I am writing unit test for a static utility method:

public static String getString(Object object, boolean prettyPrint) {
    if (object == null) {
        throw new NullPointerException("Cannot pass null to Utility.getString() method");
    }
    Gson gson;
    if (prettyPrint) {
        gson = new GsonBuilder().setPrettyPrinting().create();
    } else {
        gson = new Gson();
    }
    return gson.toJson(object);
}

Here's the unit test:

@Test 
public void getString() throws Exception {
    JokeItem item = new JokeItem("title", "joke");
    String required = new Gson().toJson(item);
    String actual = Utility.getString(item, false);
    Assert.assertEquals(required, actual);
    String required1 = "{\"joke\":\"joke\",\"title\":\"title\"}";
    String actual1 = Utility.getString(item, false);
    Assert.assertEquals(required1, actual1);
}

JokeItem is a simple pojo class. The problem I am facing is that I am not sure if my test case if the right way to test this method because I am basically using the same method gson.toJson(object) in both the methods.It would be very helpful if I could get some insights in testing this kind of functions and pitfalls and inadequacies in my approach.

  • If you're using Google's gson, why are you unit-testing it? I only test code I can actively change/refactor and rely when using third-party libraries upon the respective developer to test them themselves. The only deviation is when I discover bugs in the library myself and want to prove it. – Smutje Aug 12 '16 at 6:02
  • The right way is to do new Gson().toJson(item); because when u have more properties in your JokeItem you would probably need to change ur custom i.e required1 – Smit Aug 12 '16 at 6:04
up vote 3 down vote accepted

Testing such methods is actually pretty easy - you create a series of tests that call the method with specific input; and then you check what is coming back. Like:

@Test(expected=NullPointerException.class)
public testCtorWithNullStringAndTrue() {
  Whatever.getString(null, true);
}
// same for false

// and then
public testSomeInput() {
  assertThat(Whatever.getString("whatever", true), is("expected-json-string"));
} // same for false ...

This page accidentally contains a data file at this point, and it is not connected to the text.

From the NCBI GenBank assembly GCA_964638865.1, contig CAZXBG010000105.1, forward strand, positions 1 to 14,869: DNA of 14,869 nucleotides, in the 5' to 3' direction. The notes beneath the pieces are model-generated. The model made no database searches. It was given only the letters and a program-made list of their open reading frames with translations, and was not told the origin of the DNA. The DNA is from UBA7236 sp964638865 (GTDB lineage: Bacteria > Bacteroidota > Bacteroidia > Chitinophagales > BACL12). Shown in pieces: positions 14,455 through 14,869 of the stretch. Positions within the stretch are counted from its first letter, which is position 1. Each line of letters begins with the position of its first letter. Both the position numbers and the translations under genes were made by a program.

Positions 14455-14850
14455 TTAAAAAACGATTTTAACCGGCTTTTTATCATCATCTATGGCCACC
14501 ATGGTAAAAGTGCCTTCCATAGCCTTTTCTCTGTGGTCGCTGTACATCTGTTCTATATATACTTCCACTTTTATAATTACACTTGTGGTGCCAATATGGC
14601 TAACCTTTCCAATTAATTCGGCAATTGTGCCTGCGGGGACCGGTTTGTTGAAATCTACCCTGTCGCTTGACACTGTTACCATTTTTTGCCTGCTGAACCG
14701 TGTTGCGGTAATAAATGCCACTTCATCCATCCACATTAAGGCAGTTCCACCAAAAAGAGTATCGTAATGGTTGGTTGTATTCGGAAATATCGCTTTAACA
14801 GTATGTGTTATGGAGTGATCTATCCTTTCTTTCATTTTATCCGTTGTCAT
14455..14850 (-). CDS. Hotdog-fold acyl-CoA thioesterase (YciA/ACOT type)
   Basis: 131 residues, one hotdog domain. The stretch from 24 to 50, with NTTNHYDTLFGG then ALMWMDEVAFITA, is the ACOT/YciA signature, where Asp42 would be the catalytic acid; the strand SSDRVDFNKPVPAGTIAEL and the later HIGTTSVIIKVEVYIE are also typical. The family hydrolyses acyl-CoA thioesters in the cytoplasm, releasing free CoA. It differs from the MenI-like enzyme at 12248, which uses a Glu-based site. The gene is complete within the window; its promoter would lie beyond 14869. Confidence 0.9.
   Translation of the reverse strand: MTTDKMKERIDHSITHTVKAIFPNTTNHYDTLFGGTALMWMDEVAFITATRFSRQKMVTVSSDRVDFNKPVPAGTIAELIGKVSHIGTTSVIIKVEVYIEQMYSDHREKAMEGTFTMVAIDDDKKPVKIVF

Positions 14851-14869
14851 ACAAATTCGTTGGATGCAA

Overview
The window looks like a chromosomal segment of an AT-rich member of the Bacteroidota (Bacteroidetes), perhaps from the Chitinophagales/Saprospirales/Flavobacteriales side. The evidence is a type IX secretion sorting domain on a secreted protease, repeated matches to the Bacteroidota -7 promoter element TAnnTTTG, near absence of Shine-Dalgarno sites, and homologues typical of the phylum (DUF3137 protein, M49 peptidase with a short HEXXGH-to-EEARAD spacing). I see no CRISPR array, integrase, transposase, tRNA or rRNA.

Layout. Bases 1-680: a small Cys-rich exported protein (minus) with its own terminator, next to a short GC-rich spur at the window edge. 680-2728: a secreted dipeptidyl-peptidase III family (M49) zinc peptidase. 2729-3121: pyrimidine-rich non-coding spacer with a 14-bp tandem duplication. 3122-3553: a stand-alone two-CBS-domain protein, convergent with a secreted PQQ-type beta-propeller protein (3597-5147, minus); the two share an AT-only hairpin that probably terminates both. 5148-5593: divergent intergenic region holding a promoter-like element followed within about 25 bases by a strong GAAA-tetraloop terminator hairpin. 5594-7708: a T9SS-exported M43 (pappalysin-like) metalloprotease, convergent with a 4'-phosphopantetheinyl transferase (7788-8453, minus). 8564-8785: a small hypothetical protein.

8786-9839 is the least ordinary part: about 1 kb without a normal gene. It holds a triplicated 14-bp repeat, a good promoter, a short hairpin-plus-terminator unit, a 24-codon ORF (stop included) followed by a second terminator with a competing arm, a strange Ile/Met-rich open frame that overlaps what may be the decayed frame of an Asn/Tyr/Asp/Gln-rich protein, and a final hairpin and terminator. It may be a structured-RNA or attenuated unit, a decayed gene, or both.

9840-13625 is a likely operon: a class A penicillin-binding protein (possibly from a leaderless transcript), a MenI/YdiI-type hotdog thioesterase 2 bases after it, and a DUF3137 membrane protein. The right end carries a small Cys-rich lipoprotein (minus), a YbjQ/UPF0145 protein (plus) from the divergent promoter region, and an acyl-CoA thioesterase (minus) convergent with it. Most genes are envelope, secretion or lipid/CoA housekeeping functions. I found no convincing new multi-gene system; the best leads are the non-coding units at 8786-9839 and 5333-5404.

Probably you won't need much more than that - as Marek has pointed out; you should not starting Gson implementations.

But: you definitely want to test all possible paths within your method; in your case you simply want to make sure that you get back some expected output for a certain, fixed input (including all different kinds of "invalid" input!).

Finally, on code quality: it is tempting to write such little helpers as static methods; and to use a boolean as argument, but ... this is not a good OO design. Consider this:

interface JsonBuilder {
   String getString(Object input);
}

class SimpleBuilder implements JsonBuilder 
// does what your "non-pretty print code" does

class PrettyBuilder implements JsonBuilder
// does the other thing

And instead of worrying about using true/false; and tightly coupling the users of that static method to the implementation (hard to break up later on); you can just pass around objects of the JsonBuilder interface. And your code just calls that one method, without further worrying.

Maybe overkill here, but still an approach worth thinking about.

Unit-testing Gson doesn't make sense - it is already tested by it's authors.
As your method is quite simple I would say that only first if statement should be tested and checked if NullPointerException is thrown when passing null object.
If you want to create stronger test I would suggest to check interactions with Gson and GsonBuilder, to verify if correct methods have been invoked. But that would require spying on both objects.

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